Hundreds of trees along the Casamance River have been cut down for construction purposes like building houses and making charcoal.
Adam Dieme was shocked to return to his home in the Casamance region in 2020 after working for years in Europe. There were only a few trees left in some villages which earlier had hundreds of massive trees. Dieme told BBC, “In some villages, you can't find one tree. They cut them but they don't think about planting again.” As per the report, hundreds of trees along the Casamance River have been cut down for construction purposes like building houses and for making charcoal.
Dieme works as a Project Manager for a Spanish non-profit organization in Casamance. Moreover, he also volunteers as an agricultural trainer. He wants to change the current scenario by planting more than five million trees in the next five years. And to do that, he started by raising money. However, to start the initiative, he used money from his own pocket about $5000. Dieme has also been involving communities across the region, mainly women who could help him with organizing mass planting of seedlings. "But if you go to a village with only women, it's paradise - they are hardworking and work all day every day.” "If you want to lead a good project start with women," Dieme said. To fulfill his passion and also help communities, he taught women to become small-scale farmers and sell their produce at local markets. Safi Yetou, a woman said, "At first, we didn't know how to plant the seeds and what to do to grow the crops."
"Now we have all sorts of fruits to sell at the market and we are not dependent on anyone. We all have an account in the bank now and no one can tell me what I can and can't do. It's brilliant." Dieme named his project, Ununukolaal, which means “Our trees” in the local language Jola. They have planted 12 types of trees palms, tamarinds, kapoks, to lemon trees. The variety is grown depending on the community requirements and the terrain. In the past three years, they have planted more than 142000 seedlings and they have tended and taken root. However, many more need to be planted if Dieme and his partner Yolanda Pereniguez need to reach their goals.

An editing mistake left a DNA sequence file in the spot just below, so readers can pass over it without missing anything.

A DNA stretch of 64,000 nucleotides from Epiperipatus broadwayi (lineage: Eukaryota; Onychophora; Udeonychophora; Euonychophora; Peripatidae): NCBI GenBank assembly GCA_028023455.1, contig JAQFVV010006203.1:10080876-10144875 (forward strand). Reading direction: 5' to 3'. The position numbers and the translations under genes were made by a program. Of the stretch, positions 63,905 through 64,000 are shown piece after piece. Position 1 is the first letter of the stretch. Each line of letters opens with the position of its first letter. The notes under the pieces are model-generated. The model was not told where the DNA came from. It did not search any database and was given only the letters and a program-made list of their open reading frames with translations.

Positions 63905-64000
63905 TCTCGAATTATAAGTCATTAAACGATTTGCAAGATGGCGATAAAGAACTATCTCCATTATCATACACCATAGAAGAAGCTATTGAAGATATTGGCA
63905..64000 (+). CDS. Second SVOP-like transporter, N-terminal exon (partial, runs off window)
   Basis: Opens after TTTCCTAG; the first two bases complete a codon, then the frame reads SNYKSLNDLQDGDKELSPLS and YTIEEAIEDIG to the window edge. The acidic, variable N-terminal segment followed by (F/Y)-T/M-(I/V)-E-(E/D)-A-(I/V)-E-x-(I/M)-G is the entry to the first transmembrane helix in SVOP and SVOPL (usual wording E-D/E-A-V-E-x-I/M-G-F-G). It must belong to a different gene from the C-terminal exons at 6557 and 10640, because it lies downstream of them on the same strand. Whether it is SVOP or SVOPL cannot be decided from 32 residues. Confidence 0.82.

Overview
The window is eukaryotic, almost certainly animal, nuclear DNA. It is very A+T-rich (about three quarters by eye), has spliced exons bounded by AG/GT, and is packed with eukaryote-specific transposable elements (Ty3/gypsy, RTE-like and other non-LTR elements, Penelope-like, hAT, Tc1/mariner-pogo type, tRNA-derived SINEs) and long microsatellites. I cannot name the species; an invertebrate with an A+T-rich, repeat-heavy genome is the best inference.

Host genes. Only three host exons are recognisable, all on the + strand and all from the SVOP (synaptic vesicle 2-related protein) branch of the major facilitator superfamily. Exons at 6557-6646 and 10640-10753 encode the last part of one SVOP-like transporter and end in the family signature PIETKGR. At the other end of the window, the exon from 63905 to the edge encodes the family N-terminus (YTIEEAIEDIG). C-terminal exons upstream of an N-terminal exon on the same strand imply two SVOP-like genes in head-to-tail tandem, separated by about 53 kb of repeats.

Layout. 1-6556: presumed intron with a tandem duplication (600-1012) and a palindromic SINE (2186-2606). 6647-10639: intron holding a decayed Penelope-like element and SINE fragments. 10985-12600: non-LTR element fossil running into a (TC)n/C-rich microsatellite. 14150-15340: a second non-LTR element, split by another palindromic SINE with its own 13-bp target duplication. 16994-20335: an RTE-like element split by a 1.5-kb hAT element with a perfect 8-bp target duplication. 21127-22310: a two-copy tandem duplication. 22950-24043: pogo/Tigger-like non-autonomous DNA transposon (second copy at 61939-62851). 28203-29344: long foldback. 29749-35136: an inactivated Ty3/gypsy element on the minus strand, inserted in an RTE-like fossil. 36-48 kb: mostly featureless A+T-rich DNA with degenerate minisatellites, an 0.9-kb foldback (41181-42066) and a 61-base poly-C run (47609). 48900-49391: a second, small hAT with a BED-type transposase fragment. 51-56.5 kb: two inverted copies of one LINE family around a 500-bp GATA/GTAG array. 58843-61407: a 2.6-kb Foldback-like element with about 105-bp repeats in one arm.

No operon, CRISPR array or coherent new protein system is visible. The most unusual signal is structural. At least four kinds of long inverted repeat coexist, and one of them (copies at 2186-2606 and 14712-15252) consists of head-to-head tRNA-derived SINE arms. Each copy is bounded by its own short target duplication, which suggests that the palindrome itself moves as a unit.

Pereniguez is a tailor and to generate funds, she designs T-shirts and sells them abroad for $15. Her colleague Raymonde Coly also helps her with the process. They create these T-shirts using local cloth and stitch baobab images on them. According to them, one T-shirt that is sold can pay for 15 tree seedlings. Pereniguez said, "I chose the baobab as it's the symbol of an African tree.” "It's great to know that these T-shirts are going all over the world, to Europe and even Canada to help with the tree project."
BBC reported the true reason for the project to be undertaken in the region. In a small village island in Casamance, water entered up to the outlying buildings. Ten years ago, the water level was much further away and hardly reached the village. Conakry Bassene, one of the village leaders, said, "We've lived on this island for hundreds of years - but if the water comes much further we will have to leave and be dispersed all over the place.”
Now, Baobab trees have been planted along the shoreline as a barrier so that one day they can provide fruits and shade to the villagers. Bassene said, "The trees, they are our hope for life."